Heres my take on smart client. Your doing smart client if:
- the application runs on the desktop
- the application is composable (ie. navigation, controls, workspace and utilities)
- parts of the application are downloaded on demand
- parts of the application may be updated as new versions become available
- the application is not sensitive to changes to network status (ie. it can work offline in some capacity)
The Roadmap for Smart Client is quite exciting there are many options. The roadmap for smart client leads to:
On June 5, David Hill of Microsoft announced the coming of a new client application development framework code-named Acropolis. It is intended to make it easier for developers to build and manage modular, business focused, client applications for Microsoft Windows on the .NET Framework. Acropolis is aiming to significantly reduce the things that you will need to write code for.
One of the catalysts for this framework is the patterns & practices work in Smart Client Software Factory and the Composite Application Block. As far as patterns & practices client program is concerned theu have no plans to release further version of the Smart Client Software Factory (SCSF). Not that they are ruling it out entirely either.The message from the Acropolis team is if you are building an application continue to do so using the SCSF. The patterns and practices team will be working tightly with the Acropolis team to provide a migration path to Acropolis when it ships (at least 1 year away from release). It is also not impossible that a subsequent release of SCSF, in the interim, will aim to move people closer to Acropolis.
One of the things missing in the first version of the SCSF was the ability to create and host WPF. In SCSF v2 (May this year) it includes the ability to use WPF smart parts.This means you can take an existing SCSF / CAB Application and start adding new WPF Workspaces and Smart Parts. It leverages the WPF interoperability control to make the CAB application treat it like any other workspace ot part.
This is important as Acropoplis will provide pre-made application templates (Part Library, WPF Application, WPF Document-Style Application) as the default. If your plan is to migrate to Acropolis then using the WPF Interop capabilities (Windows Shell / WPF Smart parts) or using WPFCAB a community port of CAB to WPF that is in the SCSFContrib may be the way to go.
See more in Glenn’s article “Acropolis, the future of Smart Client“. If you like the details then its well worth reading Enterprise WPF Applications come of “Age” with Acropolis to get an idea of where Acropolis is going. There is also the WindowsClient.Net site containing videos and deep-dives explaining the how-to with the Acropolis CTP. David Hill also has a video introducing Acropolis.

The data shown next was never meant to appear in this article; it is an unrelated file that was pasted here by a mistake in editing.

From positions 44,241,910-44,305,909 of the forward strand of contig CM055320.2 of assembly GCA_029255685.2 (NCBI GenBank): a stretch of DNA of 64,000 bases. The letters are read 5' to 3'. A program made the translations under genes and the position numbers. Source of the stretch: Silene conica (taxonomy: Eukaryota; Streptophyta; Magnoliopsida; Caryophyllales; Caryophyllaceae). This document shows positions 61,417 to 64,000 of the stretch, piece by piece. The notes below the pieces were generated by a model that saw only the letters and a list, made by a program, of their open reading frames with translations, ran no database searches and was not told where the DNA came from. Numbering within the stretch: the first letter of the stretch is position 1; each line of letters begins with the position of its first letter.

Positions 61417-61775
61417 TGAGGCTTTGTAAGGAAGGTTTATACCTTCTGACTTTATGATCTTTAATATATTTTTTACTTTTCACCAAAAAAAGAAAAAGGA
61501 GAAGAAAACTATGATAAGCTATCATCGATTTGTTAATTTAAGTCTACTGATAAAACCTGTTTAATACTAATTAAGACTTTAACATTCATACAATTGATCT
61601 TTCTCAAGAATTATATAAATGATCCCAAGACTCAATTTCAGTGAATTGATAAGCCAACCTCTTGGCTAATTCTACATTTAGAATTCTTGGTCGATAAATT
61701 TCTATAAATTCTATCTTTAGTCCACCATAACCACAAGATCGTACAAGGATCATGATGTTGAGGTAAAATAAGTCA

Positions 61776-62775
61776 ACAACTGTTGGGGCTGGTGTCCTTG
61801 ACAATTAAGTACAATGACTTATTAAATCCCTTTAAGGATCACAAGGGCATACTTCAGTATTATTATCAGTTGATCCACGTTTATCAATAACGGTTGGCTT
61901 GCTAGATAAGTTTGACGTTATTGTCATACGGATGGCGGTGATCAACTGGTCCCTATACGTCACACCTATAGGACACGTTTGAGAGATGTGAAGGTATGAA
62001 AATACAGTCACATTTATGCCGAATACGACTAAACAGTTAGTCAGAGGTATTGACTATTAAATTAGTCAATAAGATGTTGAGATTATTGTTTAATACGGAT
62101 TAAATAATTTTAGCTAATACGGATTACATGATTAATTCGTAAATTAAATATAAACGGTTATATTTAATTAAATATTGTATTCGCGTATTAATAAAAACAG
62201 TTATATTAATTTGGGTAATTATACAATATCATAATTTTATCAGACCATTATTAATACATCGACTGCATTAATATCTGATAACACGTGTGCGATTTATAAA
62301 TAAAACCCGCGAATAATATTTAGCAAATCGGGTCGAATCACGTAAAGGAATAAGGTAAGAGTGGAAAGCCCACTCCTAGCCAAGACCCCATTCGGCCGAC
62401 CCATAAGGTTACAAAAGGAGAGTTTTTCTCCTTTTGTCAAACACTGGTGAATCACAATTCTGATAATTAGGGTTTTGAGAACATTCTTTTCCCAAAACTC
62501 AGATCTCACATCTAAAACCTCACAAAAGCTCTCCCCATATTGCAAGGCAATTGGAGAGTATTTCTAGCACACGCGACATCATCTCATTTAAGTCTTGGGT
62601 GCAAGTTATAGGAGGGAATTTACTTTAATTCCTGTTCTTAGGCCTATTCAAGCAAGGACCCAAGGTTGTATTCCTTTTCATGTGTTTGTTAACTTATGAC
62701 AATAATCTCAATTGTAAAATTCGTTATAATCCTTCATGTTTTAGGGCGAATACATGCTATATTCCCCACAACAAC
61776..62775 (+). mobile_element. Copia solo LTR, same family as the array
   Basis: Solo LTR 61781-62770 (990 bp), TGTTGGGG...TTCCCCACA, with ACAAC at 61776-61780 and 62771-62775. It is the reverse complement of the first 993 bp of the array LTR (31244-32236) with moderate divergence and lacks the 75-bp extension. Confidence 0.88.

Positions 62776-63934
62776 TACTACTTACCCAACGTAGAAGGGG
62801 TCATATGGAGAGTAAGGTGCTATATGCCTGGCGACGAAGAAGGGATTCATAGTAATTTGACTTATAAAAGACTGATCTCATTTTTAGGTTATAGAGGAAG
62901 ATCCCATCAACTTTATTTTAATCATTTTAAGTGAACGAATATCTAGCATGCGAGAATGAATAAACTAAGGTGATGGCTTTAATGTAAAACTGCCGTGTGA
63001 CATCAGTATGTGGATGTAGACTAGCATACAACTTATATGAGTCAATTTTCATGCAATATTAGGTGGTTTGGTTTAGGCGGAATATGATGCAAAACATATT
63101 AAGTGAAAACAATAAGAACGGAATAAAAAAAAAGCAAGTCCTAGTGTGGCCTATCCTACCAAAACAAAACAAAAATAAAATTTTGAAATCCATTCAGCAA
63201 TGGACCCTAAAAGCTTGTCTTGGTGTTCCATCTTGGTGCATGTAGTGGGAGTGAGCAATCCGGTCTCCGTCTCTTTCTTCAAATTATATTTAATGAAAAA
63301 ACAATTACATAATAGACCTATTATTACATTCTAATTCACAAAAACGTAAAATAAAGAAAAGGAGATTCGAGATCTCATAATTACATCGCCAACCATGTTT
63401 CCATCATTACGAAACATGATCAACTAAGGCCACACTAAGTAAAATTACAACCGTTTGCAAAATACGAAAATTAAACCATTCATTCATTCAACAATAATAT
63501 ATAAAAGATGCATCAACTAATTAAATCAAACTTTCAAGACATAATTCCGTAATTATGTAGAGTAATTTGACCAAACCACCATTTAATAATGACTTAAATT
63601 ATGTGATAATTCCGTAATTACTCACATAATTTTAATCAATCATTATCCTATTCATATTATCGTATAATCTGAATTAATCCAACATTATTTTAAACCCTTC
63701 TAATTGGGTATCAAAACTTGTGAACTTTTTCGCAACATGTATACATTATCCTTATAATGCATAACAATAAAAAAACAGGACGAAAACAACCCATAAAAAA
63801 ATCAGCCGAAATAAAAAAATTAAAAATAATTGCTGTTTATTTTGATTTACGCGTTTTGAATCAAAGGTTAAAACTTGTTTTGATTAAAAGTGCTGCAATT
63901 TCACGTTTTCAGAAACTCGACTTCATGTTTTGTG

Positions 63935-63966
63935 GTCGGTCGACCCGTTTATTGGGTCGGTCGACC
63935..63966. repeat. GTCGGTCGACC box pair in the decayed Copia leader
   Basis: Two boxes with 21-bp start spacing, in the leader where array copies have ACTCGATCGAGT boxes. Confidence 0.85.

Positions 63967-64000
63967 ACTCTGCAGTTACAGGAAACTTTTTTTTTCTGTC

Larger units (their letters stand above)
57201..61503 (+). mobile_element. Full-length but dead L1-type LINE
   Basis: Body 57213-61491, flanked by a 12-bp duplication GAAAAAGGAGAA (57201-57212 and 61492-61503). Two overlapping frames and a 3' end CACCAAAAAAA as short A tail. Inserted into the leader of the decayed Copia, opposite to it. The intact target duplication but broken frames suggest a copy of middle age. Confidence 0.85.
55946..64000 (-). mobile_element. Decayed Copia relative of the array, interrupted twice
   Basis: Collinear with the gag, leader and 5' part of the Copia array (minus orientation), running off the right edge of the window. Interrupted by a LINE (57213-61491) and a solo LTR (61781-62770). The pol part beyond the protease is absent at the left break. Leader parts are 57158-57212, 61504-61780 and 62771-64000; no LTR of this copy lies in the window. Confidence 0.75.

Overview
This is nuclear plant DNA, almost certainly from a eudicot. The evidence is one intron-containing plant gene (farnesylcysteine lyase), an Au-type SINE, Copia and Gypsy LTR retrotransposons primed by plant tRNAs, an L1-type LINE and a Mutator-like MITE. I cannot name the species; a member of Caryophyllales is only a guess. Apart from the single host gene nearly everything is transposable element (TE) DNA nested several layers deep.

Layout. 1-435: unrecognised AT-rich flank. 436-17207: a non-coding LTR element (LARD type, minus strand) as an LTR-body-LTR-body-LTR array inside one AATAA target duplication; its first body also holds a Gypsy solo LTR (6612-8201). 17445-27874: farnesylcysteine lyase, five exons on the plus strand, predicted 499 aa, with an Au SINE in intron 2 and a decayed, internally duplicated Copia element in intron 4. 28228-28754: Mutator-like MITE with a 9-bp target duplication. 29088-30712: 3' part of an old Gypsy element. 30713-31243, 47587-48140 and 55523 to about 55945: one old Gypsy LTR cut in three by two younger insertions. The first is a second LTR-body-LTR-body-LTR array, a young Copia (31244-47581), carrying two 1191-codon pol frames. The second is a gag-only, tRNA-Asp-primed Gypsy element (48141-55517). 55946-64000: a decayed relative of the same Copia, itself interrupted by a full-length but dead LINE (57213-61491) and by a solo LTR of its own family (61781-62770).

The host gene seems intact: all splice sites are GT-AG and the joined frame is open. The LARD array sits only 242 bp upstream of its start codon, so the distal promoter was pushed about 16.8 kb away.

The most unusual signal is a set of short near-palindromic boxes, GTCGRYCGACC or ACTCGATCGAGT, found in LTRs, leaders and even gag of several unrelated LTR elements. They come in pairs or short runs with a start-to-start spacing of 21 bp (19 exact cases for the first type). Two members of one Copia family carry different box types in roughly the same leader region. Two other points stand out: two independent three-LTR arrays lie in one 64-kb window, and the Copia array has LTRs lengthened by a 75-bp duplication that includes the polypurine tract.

There are alternatives to Smart Client that are worth considering, includuing Rich Internet Applications (RIAs)
Silverlight is on the long term roadmap, though it may be a while before it is used for LOB applications. Microsoft Silverlight is a cross-browser, cross-platform plug-in for delivering the next generation of .NET-based media experiences. 1.0 is almost released but with the Silverlight 1.1 release, things start to get interesting with the .NET framework running in the browser and will be supported in more browsers such as Firefox, Safari, etc. Its probably too early to expect Silverlight guidance for smart client type applications, besides Silverlight is really a hybrid of Smart client and Web Client. It’s probably too early to make commitments for business applications.
Ajax enriches existing and new web applications by providing the UI styles and framework code for accessing remorte services and data. The Web Client Software Factory details a comprehensive set of guidelines for creating architecturally sound Web applications using the latest Microsoft technologies. The next version of the WCSF will be focused on rich/responsive applications with AJAX for existing and new web applications. There will be some clean guidance on common LOB scenarios leveraging AJAX.
A nice little site on AJAX design patterns can be found here.
The key thing about web application is that there are typically not able to deal with being offline or accessing local resources without applying custom controls (which then limits the platform independance). One other solution might be worth considering, but may result in a greater dependance on available bandwidth:
Terminal services (and RemoteApp)
This could be the cheapest option of having the application available to clients on different operating system, as it won’t require a dual development effort. In Windows Server 2008 there is a new feature called TS RemoteApp that will provide the ability to terminal service to a remote application only (ie. no operating system access – window only). Essentially is enables remote users to access Windows-based programs that are installed on a terminal server.
TS RemoteApp can reduce complexity and reduce administrative overhead in many situations, including:
Branch offices, where there may be limited local IT support and limited network bandwidth.
Situations where users need to access applications remotely.
Deployment of line-of-business (LOB) applications, especially custom LOB applications.
Environments, such as “hot desk” or “hoteling” workspaces, where users do not have assigned computers.
Deployment of multiple versions of an application, particularly if installing multiple versions locally would cause conflicts